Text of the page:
WASHINGTON - A top Pentagon official on Thursday warned Al Qaeda’s safe havens in northeastern Afghanistan and the Afghan government’s limited capacity posed the biggest threat to consolidating security gains in the war-torn country.
“The threat of attacks against US interests in Afghanistan is likely to increase as US and allied direct support to security decreases,” nominated Assistant Secretary of Defense for Special Operations and Low Intensity Conflict, Michael D Lumpkin, said in a set of written answers submitted to the Senate Armed Services Committee.
“Nevertheless, this partnered campaign has provided increased security and stability for the Afghan population and the US continues to build upon this success,” Lumpkin said.
He expressed optimism Afghanistan’s highly-trained special operations forces were steadily growing, saying direct action operations must continue with due respect for cultural sensitivities and great care to prevent civilian casualties.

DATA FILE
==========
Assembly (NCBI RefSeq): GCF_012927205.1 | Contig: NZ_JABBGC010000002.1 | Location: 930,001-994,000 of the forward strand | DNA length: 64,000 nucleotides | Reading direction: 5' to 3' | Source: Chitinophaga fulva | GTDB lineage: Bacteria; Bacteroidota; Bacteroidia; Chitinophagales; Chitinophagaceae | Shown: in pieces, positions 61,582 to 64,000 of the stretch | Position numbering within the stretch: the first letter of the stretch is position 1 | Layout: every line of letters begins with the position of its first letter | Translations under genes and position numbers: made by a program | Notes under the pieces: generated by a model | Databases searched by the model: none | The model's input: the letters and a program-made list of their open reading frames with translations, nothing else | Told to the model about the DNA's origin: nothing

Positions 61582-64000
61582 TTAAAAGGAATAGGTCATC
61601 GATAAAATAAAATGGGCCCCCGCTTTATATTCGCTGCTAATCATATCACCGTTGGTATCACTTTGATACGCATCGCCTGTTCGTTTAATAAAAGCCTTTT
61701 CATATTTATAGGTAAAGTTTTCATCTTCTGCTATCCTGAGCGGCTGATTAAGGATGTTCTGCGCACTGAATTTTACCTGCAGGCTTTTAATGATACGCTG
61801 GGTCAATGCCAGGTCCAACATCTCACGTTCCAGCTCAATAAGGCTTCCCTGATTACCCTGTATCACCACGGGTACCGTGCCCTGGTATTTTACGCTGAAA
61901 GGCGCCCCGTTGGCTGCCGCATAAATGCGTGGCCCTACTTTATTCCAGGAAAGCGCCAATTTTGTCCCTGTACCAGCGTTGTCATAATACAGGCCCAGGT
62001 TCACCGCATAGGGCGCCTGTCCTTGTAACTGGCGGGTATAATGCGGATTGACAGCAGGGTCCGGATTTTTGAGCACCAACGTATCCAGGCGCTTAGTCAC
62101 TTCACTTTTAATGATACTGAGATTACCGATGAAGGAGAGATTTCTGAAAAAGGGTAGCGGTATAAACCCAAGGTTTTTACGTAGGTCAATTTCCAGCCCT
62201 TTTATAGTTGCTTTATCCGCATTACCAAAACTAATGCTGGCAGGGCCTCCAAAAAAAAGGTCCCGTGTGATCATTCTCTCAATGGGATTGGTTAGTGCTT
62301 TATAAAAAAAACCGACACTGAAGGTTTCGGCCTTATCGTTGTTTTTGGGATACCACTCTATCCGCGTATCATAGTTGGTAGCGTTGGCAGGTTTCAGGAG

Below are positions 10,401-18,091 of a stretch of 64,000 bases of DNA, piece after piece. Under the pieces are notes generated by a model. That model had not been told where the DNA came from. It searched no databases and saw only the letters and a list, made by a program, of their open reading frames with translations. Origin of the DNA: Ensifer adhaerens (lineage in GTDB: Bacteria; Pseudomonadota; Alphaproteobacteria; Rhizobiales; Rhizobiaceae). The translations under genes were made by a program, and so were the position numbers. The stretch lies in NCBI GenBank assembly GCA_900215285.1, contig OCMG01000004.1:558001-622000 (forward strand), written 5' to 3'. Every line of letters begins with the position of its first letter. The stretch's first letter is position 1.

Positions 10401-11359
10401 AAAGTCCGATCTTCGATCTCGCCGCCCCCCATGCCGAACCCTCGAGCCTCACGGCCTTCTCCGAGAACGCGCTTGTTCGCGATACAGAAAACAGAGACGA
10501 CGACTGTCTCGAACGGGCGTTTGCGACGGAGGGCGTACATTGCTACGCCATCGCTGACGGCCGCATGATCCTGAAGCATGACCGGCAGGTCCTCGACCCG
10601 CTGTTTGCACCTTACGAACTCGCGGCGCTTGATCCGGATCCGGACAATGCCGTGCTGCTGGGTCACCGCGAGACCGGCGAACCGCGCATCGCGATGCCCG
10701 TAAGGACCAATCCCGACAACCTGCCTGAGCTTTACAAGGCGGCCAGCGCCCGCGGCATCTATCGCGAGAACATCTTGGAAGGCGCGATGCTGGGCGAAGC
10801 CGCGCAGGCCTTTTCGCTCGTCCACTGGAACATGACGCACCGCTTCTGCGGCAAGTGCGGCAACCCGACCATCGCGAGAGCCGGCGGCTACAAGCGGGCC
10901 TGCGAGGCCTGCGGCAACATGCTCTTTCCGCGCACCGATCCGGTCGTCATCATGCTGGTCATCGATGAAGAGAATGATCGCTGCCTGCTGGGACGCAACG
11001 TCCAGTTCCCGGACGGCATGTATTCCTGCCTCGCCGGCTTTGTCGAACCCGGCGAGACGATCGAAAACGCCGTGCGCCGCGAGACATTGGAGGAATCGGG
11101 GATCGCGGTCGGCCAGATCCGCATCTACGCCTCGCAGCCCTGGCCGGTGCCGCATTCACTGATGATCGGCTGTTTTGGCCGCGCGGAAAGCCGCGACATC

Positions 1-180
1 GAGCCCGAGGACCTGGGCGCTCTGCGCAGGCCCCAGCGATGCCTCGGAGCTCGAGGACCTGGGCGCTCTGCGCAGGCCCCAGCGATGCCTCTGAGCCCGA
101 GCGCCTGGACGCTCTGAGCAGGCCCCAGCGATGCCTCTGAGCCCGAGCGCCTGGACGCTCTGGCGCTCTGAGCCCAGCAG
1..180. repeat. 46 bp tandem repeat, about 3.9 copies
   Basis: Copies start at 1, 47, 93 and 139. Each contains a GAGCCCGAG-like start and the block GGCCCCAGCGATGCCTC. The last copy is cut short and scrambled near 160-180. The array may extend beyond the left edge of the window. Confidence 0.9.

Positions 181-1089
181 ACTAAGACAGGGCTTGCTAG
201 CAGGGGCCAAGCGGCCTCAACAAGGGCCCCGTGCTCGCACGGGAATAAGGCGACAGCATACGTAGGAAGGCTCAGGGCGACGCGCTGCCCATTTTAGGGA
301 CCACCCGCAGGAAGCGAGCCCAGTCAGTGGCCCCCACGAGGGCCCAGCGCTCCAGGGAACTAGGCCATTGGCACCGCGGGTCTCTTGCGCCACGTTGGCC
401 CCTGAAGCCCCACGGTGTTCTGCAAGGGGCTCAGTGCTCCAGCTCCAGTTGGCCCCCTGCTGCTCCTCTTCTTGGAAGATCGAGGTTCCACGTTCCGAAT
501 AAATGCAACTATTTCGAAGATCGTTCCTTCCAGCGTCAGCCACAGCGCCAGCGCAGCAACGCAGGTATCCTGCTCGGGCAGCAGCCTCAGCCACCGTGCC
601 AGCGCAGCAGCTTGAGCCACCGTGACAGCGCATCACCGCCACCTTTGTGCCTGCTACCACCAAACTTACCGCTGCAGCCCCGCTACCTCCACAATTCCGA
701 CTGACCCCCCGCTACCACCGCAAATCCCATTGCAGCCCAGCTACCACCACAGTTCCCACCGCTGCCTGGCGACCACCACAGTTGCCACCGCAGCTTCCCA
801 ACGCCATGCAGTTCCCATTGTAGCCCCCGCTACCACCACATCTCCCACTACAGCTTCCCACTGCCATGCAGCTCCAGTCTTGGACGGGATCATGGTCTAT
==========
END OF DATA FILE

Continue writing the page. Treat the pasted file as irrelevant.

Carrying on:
“Ultimately, the goal must be ensured that Afghan and international forces have the capabilities and authorities necessary to achieve the transition to a post-2014 structure, while also being mindful of the goal to increase Afghan ownership throughout the transition process,” he noted.
Responding to a question, he said: “Village Stability Operations (VSO) uses Afghan and ISAF special operations forces embedded in the community full-time to help improve security, governance, and development in remote areas of Afghanistan where the Afghan National Security Force and ISAF have a limited presence.”
He also warned safe havens of terrorist in the tribal areas of Pakistan continued to pose challenge to the Afghan security. "Terrorist sanctuary in the tribal areas of Pakistan will continue to challenge Afghan security," (Pajhwok)